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Jan 012016
 

It’s such a cliché to start a blog on January 1st with resolutions. Yeah, should probably resolve to use fewer clichés in my writing. I’ll get to that later. For now, I’m just happy to be back, after more than a year of no blogging. I could give you all manner of excuses about why I let the blog go, but the truth is a few bumps in my life and the habit died. I kept meaning to get back to it (insert cliché about good intentions and Hell). Ultimately it came down to “It was too much like work and I didn’t have the time.”

Jun 242013
 

The Fourth Street Fantasy Convention is a bit different from other conventions that I go to. For one, there is a single programming track which means that everyone (mostly) goes to every panel. Most conventions that I attend are multi track which generally means that everything that I want to see is at the same time and the rest is just a matter of boredom control (OK, not quite that bad, but somehow programming managers always manage to pit the really good stuff against each other). Other than not having to decide which panel to go to, this allows for a certain amount of blending of the panels. That is, later panels can reference things that were discussed from earlier panels with a high level of confidence that most of the audience would know what they were talking about. This is both wonderful and a bit disconcerting at the same time.

Feb 042013
 

Among the writing rules is one that I actually agree with most of the time: torture your characters. That sounds a little extreme, but for the most part it is good advice. Why? Because good story rise out of conflict, conflict comes from adversity, and adversity means that things are going wrong.

Jan 162013
 

Back in high school, I remember arguing with my teachers about how to take notes and outline papers. I get it now that they were just trying to teach me a method of organizing my thoughts and I really shouldn’t blame them for not realizing that my brain doesn’t work in the standard outline form. I made it through high school and on into college where the professors no longer cared how I took notes just so long as my papers were organized and I could answer all my test questions. That is when I learned how to take notes in the way that my mind actually processed things, and suddenly school became a lot easier.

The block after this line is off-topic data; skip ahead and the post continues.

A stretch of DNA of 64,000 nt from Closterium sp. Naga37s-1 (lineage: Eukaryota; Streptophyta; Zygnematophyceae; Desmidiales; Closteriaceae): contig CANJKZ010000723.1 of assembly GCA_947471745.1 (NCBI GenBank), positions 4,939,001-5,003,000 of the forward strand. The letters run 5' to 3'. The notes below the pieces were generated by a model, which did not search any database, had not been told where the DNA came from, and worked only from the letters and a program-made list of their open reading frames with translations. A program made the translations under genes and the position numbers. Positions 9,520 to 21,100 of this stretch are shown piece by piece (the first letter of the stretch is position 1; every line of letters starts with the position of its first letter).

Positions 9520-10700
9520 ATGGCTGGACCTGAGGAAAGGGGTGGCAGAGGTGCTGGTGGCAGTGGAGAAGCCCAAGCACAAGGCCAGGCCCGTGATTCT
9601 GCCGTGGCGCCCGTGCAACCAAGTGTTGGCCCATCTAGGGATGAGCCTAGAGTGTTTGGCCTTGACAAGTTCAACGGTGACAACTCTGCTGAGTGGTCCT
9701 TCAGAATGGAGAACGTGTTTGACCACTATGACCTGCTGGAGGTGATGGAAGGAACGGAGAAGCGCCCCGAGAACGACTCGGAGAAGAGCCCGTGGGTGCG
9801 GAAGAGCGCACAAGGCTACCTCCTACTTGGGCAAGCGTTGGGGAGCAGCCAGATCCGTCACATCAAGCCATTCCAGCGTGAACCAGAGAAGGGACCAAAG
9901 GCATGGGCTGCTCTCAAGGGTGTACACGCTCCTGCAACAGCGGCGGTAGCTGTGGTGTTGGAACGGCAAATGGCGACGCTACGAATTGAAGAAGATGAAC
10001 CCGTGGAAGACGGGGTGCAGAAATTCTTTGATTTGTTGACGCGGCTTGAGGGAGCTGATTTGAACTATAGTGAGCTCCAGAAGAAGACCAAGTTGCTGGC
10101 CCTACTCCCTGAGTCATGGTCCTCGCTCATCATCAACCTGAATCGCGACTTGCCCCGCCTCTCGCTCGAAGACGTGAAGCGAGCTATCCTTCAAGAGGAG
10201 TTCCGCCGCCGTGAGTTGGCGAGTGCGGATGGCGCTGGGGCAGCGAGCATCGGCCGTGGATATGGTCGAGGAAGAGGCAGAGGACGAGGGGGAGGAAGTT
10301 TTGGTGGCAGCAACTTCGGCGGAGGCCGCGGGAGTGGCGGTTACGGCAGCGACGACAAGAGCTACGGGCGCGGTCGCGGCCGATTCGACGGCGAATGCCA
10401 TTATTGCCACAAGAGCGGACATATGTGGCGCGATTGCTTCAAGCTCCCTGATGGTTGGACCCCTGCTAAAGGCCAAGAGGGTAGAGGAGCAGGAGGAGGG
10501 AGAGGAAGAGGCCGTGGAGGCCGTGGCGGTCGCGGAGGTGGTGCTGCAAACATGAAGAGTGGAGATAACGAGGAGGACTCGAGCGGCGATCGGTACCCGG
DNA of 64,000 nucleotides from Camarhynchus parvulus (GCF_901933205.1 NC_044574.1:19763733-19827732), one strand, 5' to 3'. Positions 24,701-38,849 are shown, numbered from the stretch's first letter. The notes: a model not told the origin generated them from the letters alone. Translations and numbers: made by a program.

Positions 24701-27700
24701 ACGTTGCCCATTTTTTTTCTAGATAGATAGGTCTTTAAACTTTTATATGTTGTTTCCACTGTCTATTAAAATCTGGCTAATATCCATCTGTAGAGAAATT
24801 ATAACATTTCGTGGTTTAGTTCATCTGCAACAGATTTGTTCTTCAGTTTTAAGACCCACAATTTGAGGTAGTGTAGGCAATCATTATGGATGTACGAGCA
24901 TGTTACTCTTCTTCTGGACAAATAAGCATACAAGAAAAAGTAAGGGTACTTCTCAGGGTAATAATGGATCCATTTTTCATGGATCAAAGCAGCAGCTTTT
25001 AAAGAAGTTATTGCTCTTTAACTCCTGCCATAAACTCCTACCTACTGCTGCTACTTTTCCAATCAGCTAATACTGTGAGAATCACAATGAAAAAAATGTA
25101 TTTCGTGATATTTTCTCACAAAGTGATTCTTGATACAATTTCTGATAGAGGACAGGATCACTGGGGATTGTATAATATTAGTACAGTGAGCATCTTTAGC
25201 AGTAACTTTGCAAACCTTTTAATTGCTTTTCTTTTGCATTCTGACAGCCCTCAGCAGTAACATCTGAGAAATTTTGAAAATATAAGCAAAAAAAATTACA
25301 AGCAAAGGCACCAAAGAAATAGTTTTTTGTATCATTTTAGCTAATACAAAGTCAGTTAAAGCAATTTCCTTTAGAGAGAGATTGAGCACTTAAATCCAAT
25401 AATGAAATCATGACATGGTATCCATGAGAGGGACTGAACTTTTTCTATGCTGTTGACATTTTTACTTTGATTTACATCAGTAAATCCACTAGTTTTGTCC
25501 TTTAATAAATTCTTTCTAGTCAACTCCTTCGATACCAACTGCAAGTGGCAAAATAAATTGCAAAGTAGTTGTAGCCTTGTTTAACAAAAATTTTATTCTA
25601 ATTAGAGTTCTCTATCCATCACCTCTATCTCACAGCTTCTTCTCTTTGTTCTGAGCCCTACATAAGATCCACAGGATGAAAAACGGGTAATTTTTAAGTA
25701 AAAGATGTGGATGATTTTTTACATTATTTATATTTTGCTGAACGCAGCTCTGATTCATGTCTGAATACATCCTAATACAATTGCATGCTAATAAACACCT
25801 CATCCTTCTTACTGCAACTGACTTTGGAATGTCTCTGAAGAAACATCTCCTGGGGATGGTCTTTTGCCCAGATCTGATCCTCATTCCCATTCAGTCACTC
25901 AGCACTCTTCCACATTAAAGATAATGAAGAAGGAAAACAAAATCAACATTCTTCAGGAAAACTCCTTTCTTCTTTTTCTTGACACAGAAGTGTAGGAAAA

Jan 142013
 

In my role as and Educational ASL Interpreter, my students have learned that I make a darned good tutor when it comes to their English papers. And a frustrating one as well. What causes this particular set of feelings is the way that I tutor them. Word by word, without ever telling them what to say, I pick apart their sentences until each one is grammatically correct. Once one sentence is correct, I send them off to fix the rest of the paragraph on their own. I can totally understand their frustration. It was the same method that my favorite (and most hated) interpreting teacher used. I know that frustration well, and I know the results.

Jan 022013
 

If you are looking for the New Years Blog Hop from Carrie Ann’s Blog Hops, please click here.

 

The Next Big Thing is a rolling blog hop that’s been going around for a while. I was tagged by the lovely and talented Devin Harnois.

 

What is your working title of your book?

Hero’s Call

 

Where did the idea come from for the book?

When I was working on what will now be book 2 – The Queen’s Own – I realized that much of the back story really needed to be told. So I started digging into it and noticed that a story I thought would be a stand alone novel is really a trilogy.

Dec 052012
 

There are three really tough parts to any writing project.

– The beginning

– The middle

– The end

Monday we covered the beginning. So here we are today, Wednesday, the middle of the week, so let’s get on with “The Middle”. The middle is where you find all the juicy bits, the fun parts that get you from “Oh no, I just lost my job” to “Why yes, I am Lord of all I see”. Or something like that.

The Middle

Dec 032012
 

There are three really tough parts to any writing project.

– The beginning

– The middle

– The end.

Yea, yea, I know that’s pretty much the whole of it. Each part is difficult in their own way, and getting over it is required if you plan to be a professional writer. Actually, you’ll have to get over all three if you want to write for anyone other than yourself. (If you are writing for yourself and you want to skip any one of these, go right ahead.)

So let’s look at these one at a time over the next few days.

Nov 022012
 

This weekend, as part of my personal noveling marathon, I will be joining 9 other WriMos (writers who participate in NaNoWriMo) in a writing retreat we like to call the Jump Start Weekend. It will be a weekend full of just writing, writing madly, and getting a tremendous word count right away at the beginning of the month while will are all still totally hyped about our novels. We are leaving our non-writing friends and families behind – because they are distractions from putting words on the page.